When I was in college, I always got the look of “you must be crazy” or “your family must be rich” from my Chinese national peers.
Yes, I was an international student in the US; yet no, I was not doing STEM or business. I was, in fact, the first and the only Chinese to major in Media Studies at the University of Virginia. That made me the “odd” one.
According to the Institute of International Education, only 1% of the 200,000 Chinese international students are pursuing liberal arts. That is due to the high cost of US education and the brutal competition in the non-STEM fields.
However, this doesn’t mean that one shall give up his/her dream in front of risks.
Here I am, one year after graduation, working as a video producer at one of the world’s biggest and greatest museums – the Smithsonian National Museum of Natural History.
Against the trend of choosing the easier path, I’m glad to say that I managed to beat the current and keep moving upstream.
Going the extra mile
I think the key to finding a job is to go the extra mile. You have to prove that you not only qualify for it but also match it perfectly.
That means that you are not just looking for somewhere to go after graduation, but you have been studying this field or company as your dream career, and also preparing for it.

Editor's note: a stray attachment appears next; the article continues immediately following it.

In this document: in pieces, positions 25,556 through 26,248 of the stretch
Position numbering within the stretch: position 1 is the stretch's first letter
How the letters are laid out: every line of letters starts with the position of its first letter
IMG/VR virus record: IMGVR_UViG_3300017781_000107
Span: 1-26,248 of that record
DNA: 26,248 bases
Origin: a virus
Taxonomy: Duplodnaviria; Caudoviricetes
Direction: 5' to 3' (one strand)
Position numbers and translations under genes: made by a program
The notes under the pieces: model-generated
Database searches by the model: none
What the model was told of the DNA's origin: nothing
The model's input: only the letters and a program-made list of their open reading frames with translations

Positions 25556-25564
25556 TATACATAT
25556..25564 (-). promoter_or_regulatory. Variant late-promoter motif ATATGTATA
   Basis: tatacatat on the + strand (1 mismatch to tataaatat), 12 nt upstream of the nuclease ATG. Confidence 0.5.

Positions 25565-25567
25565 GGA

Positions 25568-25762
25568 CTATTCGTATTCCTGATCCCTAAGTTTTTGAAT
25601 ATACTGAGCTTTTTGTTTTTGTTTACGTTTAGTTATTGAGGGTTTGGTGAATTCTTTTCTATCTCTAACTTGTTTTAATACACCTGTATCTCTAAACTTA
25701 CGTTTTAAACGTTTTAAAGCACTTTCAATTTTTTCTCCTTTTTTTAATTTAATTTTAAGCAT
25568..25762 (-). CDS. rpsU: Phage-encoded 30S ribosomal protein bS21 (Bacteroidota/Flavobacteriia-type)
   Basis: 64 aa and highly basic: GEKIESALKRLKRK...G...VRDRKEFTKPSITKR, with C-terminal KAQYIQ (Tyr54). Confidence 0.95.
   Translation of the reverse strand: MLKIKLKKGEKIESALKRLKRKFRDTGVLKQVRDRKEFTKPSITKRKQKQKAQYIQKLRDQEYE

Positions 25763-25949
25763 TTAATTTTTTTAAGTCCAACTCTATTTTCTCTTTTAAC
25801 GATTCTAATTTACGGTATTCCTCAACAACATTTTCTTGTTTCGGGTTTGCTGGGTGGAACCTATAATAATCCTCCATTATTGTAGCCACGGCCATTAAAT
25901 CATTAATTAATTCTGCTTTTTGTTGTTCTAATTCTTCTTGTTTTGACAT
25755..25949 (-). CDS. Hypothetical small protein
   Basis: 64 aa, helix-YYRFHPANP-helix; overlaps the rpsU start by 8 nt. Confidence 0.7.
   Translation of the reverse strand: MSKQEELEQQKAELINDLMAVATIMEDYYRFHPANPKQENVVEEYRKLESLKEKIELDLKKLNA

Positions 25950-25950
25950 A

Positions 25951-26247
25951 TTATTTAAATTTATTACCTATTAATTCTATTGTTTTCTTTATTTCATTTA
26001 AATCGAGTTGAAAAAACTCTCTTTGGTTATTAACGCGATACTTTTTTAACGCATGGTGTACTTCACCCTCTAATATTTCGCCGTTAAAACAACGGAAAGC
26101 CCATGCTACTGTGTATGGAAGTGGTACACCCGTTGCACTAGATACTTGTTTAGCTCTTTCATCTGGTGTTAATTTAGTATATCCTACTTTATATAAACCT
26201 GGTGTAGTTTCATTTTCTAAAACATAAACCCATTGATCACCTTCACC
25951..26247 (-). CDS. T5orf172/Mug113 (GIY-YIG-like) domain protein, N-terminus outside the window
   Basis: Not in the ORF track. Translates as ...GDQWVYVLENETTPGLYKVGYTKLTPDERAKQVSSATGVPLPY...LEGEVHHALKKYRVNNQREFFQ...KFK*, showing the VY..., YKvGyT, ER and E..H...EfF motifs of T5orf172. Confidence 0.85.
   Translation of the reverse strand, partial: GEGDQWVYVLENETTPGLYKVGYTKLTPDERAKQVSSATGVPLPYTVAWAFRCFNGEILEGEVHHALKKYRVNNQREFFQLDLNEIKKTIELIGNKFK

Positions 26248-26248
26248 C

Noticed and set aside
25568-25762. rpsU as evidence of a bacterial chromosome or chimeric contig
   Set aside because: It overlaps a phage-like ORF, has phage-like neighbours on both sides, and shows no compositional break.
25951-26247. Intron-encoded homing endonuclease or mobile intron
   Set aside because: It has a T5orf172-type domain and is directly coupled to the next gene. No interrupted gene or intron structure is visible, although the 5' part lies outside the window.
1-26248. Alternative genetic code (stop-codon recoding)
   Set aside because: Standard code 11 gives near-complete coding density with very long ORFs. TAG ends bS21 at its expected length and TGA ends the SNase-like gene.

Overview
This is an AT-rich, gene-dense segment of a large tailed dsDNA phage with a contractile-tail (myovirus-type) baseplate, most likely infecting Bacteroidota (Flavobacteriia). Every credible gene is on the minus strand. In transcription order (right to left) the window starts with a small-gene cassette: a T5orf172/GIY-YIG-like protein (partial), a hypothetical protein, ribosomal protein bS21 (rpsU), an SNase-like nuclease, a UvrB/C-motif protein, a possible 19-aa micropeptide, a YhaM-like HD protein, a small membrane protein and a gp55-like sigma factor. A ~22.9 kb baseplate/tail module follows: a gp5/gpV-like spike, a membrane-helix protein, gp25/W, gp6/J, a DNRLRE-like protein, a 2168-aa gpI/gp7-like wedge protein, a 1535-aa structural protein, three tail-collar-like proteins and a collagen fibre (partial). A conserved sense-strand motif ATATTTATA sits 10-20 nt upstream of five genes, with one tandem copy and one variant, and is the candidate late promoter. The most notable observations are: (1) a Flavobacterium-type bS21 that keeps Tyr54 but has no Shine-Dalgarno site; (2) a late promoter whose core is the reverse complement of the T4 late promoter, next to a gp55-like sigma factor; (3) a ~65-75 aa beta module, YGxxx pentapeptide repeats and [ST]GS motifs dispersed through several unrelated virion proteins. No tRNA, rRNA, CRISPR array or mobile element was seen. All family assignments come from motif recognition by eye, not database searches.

In my case, after the first round of interviews, I took a video editing assignment to demonstrate my ability. And not only did I make the video, but I also wrote an email to describe every step in detail. That way I showed how much I understand the software.
I think that extra mile made me stand out. Plus I had a portfolio of natural history-related projects, proving that I would be the right match.
My time at the Smithsonian started as a full-time paid internship and later switched into a contract position.
There is no better career experience than being paid to do the things you love and to promote the mandate you believe in. Every day I step into the grand Rotunda and see the visitors enjoying the videos I made, learning that I have influenced these people’s lives in some way, even just a tiny bit.
That makes me both grateful and proud.
There’s an ancient Chinese tale about a fish that swims upstream in the river and jumps over the Dragon Gate waterfall, turning into a dragon and thus achieving power and eternity.
This story is often told to encourage young people to fight their adversaries and pursue their goals.
Applying it to myself, now I’m no longer seen as an eccentric because of my career path.
The Smithsonian OFI has featured me on their website twice and people started coming to me and asking about my experience and for advice about job seeking.
I even held a live podcast to introduce the NMNH to students in China. To me, passion and persistence is the key to paddling against the current.